Here we’ve come to what I consider the last contemporary World War II film in the Best Picture list. There were three: Mrs. Miniver (1942), … 249 more words
Tags » Fredric March
I’ve read that the best Hollywood adaptation of Victor Hugo’s immense Les Miserables (my copy is 1400 pages) is the 1935 version, directed by Richard Boleslawski and starring Fredric March and Charles Laughton. 1,102 more words
7 DAYS IN MAY (1964) — one of Frankenheimer’s very best, I’d say. It’s taken me ages to get around to it. Maybe the opening scene put me off, since I think the handheld, jagged cutting and multiple inserted red frames (Frankenheimer admired Hitchcock enormously, so he’s riffing on SPELLBOUND — there’s a good story about his Hitch idolatry, if you remind me) was a little overdone. 575 more words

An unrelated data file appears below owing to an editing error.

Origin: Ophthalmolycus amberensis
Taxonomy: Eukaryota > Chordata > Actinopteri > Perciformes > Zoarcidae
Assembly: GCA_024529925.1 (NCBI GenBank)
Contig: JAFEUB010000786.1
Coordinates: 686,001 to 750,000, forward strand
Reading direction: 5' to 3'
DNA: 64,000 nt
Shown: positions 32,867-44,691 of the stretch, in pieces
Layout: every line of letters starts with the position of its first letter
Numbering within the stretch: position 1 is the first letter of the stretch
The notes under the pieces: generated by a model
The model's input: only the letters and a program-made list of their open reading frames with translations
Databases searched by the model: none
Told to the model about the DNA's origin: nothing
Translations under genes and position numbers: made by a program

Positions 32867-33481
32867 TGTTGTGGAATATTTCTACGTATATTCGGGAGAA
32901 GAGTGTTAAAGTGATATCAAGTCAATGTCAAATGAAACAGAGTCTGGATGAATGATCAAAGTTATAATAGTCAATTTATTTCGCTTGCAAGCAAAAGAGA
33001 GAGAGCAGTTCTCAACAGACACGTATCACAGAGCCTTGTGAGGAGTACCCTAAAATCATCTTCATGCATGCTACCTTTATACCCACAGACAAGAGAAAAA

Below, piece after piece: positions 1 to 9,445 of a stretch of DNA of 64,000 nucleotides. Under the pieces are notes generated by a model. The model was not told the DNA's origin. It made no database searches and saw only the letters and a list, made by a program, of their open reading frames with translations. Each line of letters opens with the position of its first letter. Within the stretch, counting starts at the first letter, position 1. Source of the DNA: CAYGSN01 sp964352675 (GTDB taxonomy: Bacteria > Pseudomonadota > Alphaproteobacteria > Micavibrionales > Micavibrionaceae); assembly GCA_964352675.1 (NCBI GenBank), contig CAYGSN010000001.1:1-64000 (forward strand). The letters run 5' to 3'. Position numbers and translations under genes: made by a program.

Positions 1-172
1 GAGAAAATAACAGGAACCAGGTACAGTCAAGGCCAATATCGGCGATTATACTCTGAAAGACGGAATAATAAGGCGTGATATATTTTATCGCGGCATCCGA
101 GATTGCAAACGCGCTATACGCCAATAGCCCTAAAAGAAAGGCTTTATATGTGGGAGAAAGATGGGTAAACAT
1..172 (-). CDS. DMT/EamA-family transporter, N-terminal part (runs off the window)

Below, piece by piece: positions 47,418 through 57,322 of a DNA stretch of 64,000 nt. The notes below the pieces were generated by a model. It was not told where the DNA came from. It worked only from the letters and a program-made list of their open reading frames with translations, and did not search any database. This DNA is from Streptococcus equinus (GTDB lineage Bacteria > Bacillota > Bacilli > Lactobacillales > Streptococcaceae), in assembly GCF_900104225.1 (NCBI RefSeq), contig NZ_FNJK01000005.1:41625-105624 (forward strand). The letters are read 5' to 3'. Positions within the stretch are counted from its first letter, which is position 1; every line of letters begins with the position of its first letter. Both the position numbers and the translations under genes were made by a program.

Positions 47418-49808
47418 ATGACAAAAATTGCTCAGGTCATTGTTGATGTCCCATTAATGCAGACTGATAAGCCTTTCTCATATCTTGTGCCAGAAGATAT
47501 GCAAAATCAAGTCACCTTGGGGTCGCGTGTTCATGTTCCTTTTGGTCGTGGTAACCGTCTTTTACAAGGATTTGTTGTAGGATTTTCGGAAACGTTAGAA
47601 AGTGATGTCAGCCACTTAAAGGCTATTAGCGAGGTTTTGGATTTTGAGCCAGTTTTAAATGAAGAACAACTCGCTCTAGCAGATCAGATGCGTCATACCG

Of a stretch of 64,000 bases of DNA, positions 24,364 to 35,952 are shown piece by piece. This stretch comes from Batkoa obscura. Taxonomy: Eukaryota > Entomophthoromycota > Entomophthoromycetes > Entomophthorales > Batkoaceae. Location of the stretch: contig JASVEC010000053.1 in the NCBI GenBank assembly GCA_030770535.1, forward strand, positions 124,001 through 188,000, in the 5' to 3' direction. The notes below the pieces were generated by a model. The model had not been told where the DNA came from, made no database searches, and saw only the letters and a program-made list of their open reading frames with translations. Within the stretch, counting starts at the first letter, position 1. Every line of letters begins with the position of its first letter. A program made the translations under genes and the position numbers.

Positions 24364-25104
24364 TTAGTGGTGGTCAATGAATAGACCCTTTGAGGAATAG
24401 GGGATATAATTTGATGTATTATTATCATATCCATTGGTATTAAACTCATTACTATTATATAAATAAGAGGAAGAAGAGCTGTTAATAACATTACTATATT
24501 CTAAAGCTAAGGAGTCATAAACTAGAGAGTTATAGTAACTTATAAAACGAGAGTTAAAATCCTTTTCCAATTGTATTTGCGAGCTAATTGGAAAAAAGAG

U.W. Oshkosk several connections to what we did in the documentary. It’s where I interviewed Randall Davidson for the history of Wisconsin Public Radio, where the Fredric March Theatre is, and also where we had good success with contributions in post-production. 28 more words
My film today comes with some Great War Film pedigree attached. This is the middle film in a triptych from director Howard Hawks. Starting with ‘The Dawn Patrol’ in 1930 which will get a review at some point, followed by my film today ‘Road to Glory’ and finishing with the slightly rubbish ‘ 837 more words
Sexy? Design for Living? You bet.
Directed by Ernst Lubitsch. A cast featuring Miriam Hopkins, Gary Cooper and Fredric March (a trio of lookers if ever there was one). 980 more words